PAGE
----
Attempting to pull a two-wheeled cart along a rough trail and over large cracks will be very difficult, if not impossible. It will certainly result in severe mechanical stress on the cart and its payload. So another design was needed. This time a similar frame was needed, but with only one wheel. And that wheel had to be big enough to roll over most of the obstacles it would encounter on a rough and rocky hill country trail.
I climbed in my truck and set off to find a suitable wheel. By luck, my first stop was at a local Thrift Store where I found a child’s bicycle for a bargain price. All I needed was the two wheels. One for the cart and the second one for a spare. A little bit of basic engineering with simple tools yielded just what I needed.
One Wheel On My Wagon
Cart number 2; my unicycle cart, cannot stand upright on its own unlike the first, two-wheeled, cart. That means it cannot be used as an antenna support. It lacks balance (a little like its owner!) but it can negotiate almost any terrain with my manpack strapped to it. It has two snap-on handles that I hold to provide the balance. To reduce the effort required to pull it along I wear a backpack with extra straps clipped to the cart. The backpack with its shoulder, chest and waist straps provides a perfect, stable and comfortable harness. It is also a convenient place to carry my camping stool, water bottles, a tarp and a small device that makes a very loud noise intended to deter bears from approaching.
The one-wheel cart was by far the most complicated to design and build. My first attempt was top heavy and very difficult to balance. I had over-simplified the design for ease of construction and needed to re-think the basic physics of balancing a heavy pack on a single wheel. After studying the design of other one-wheel carts I realized that the centre-of-gravity of the pack must be as low as possible relative to the wheel. Version 2 was a much more complicated build but is stable and easy to use. You can see from the picture how the frame is shaped to keep the radio manpack payload close to the ground.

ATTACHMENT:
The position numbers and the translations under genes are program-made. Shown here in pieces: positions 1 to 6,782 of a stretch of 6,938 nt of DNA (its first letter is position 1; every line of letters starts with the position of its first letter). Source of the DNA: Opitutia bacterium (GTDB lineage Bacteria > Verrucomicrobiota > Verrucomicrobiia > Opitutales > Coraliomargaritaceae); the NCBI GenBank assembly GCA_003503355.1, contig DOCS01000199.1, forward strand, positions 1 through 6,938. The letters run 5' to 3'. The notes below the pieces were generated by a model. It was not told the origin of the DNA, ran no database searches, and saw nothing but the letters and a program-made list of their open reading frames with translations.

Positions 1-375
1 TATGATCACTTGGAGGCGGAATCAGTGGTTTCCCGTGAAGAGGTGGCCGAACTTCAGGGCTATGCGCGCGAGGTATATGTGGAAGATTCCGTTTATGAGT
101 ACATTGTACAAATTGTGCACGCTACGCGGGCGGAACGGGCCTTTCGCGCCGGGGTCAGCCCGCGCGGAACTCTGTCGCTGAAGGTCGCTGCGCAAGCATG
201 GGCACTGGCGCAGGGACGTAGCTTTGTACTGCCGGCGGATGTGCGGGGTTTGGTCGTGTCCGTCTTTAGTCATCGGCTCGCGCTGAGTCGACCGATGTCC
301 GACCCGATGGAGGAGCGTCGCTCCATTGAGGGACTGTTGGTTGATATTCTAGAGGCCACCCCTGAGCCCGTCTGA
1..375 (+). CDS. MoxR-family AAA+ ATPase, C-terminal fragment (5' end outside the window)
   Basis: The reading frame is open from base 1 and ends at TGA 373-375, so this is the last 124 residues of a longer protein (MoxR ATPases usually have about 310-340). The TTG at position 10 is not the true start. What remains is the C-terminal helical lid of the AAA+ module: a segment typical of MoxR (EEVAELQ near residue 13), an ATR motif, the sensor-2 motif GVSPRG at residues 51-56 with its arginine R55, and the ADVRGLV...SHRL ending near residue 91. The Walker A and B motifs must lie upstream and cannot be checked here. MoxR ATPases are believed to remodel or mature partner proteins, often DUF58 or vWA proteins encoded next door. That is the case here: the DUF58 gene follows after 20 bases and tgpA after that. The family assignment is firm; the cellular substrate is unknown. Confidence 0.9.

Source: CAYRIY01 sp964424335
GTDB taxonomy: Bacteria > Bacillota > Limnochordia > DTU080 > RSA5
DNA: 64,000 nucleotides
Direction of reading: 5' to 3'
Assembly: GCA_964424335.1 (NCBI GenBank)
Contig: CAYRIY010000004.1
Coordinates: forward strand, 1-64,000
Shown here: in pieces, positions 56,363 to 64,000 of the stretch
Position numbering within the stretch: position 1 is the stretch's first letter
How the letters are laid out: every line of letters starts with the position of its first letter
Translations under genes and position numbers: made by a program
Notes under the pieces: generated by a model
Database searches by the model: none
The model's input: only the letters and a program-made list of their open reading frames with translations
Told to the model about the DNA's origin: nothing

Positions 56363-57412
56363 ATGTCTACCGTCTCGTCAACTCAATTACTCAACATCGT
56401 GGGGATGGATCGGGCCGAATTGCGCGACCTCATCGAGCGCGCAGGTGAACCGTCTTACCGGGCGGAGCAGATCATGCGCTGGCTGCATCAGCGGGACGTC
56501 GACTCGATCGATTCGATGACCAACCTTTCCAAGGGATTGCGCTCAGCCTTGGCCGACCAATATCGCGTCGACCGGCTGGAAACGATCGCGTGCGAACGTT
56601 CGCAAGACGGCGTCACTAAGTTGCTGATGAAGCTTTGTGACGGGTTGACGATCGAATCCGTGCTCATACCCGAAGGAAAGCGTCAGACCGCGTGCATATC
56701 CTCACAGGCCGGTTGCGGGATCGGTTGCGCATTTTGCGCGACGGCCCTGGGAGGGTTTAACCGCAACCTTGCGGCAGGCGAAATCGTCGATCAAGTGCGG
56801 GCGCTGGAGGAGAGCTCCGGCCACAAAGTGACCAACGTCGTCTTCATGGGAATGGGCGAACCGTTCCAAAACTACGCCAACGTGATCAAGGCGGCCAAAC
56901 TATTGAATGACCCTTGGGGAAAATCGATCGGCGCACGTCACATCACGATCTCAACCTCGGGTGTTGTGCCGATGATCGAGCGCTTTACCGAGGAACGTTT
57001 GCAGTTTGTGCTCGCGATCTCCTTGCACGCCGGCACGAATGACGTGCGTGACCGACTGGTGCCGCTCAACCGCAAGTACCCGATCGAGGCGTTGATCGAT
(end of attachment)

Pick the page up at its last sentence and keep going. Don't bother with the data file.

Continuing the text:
No Wheels On My Wagon
Now, I’m not rolling along. Instead, I am sliding – through snow. Living in Southern Ontario means adapting to our four seasons: Late Winter, Summer, Early Winter and Mid-Winter. It always snows here, every year, without fail. We can usually expect a good covering of snow from late November until April. That’s five months of having to either hibernate or adapt. I chose to adapt by building a radio sled.
My sled is based on the Smitty sled used by ice-fishing enthusiasts for getting their supplies out to their huts on our frozen lakes. I built my own. I bought a pair of childrens’ downhill skis from a charity shop and cut down some steel folding table legs to support a plywood platform. An antenna mount is screwed to the platform. This simple arrangement allows me to get out and play radio mid-winter.
So I’m ready to roll (or slide) in any terrain or weather. I had fun making these carts/sleds and my chief financial officer (She-Who-Must-Be-Obeyed) is happy that I didn’t spend more than twenty bucks (-ish) for all of them!